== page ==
China, once the single-largest buyer for U.S. recyclables, banned the import of two dozen types of “foreign waste” and imposed strict quality standards on the recyclables it’ll accept. Nationwide, municipalities are facing higher costs and being forced to find stopgap solutions, from incinerators to landfills, for recyclables that have nowhere else to go...Meanwhile, Canadian forests are still being harvested for American toilet paper.
Mixed paper and plastic exports to China plunged more than 90 percent between January 2017 and January 2018, according to data compiled by the U.S. Census Bureau and the U.S. International Trade Commission. As the industry scrambled to find new buyers, prices went through the floor. Anne Germain, Vice President of Technical and Regulatory Affairs at the National Waste and Recycling Association, an industry trade group, told me that mixed paper went from selling for about $100 a ton to a high of about $3 a ton...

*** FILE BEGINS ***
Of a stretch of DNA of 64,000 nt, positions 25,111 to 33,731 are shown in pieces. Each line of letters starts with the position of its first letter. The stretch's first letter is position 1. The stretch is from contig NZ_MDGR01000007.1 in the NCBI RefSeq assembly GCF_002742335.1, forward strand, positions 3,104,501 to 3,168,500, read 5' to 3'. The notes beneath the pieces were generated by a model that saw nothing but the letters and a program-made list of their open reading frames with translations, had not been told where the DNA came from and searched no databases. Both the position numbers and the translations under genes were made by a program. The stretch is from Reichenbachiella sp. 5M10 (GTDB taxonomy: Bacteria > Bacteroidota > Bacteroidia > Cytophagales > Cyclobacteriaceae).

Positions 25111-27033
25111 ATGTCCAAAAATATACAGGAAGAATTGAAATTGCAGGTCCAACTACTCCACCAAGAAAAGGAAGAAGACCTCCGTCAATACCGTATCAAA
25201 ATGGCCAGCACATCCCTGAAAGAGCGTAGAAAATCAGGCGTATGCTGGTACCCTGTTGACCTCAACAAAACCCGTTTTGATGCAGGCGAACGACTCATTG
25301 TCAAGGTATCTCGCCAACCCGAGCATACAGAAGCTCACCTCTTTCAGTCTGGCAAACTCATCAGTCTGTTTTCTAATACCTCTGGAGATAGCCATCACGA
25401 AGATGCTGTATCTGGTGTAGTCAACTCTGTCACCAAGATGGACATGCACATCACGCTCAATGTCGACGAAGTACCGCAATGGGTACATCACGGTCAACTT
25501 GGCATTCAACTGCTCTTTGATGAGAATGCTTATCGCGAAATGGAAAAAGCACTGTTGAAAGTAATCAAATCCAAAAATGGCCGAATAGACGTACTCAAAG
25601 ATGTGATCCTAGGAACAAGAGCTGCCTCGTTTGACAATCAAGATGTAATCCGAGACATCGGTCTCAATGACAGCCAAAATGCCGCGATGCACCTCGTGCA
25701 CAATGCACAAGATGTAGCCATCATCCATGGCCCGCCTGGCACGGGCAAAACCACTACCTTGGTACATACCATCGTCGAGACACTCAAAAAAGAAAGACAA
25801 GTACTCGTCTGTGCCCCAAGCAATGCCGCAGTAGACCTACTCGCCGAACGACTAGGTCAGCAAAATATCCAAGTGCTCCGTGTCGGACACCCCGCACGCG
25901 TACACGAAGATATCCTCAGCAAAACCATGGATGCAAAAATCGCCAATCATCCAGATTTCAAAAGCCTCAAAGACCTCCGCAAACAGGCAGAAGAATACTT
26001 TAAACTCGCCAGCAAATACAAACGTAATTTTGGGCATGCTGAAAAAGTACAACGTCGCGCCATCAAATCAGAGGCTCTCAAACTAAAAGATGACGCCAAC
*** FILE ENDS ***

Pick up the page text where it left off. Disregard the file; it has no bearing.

As Scott McGrath, Environmental Planning Director at the City of Philadelphia Streets Department explained, the city was recently making good money selling its recyclables to processors, with the price peaking at $67 a ton in 2012. By January 2018, Philly was paying its contractor, Republic Services, $20 a ton to continue taking recycling. By the summer, that figure had jumped to $40 a ton. When the city started trying to renegotiate its contract, which expired in September, Republic Services asked for $170 a ton to keep recycling.
07 March 2019
Recycling is breaking down
It appears there are diminishing choices of where to recycle TO...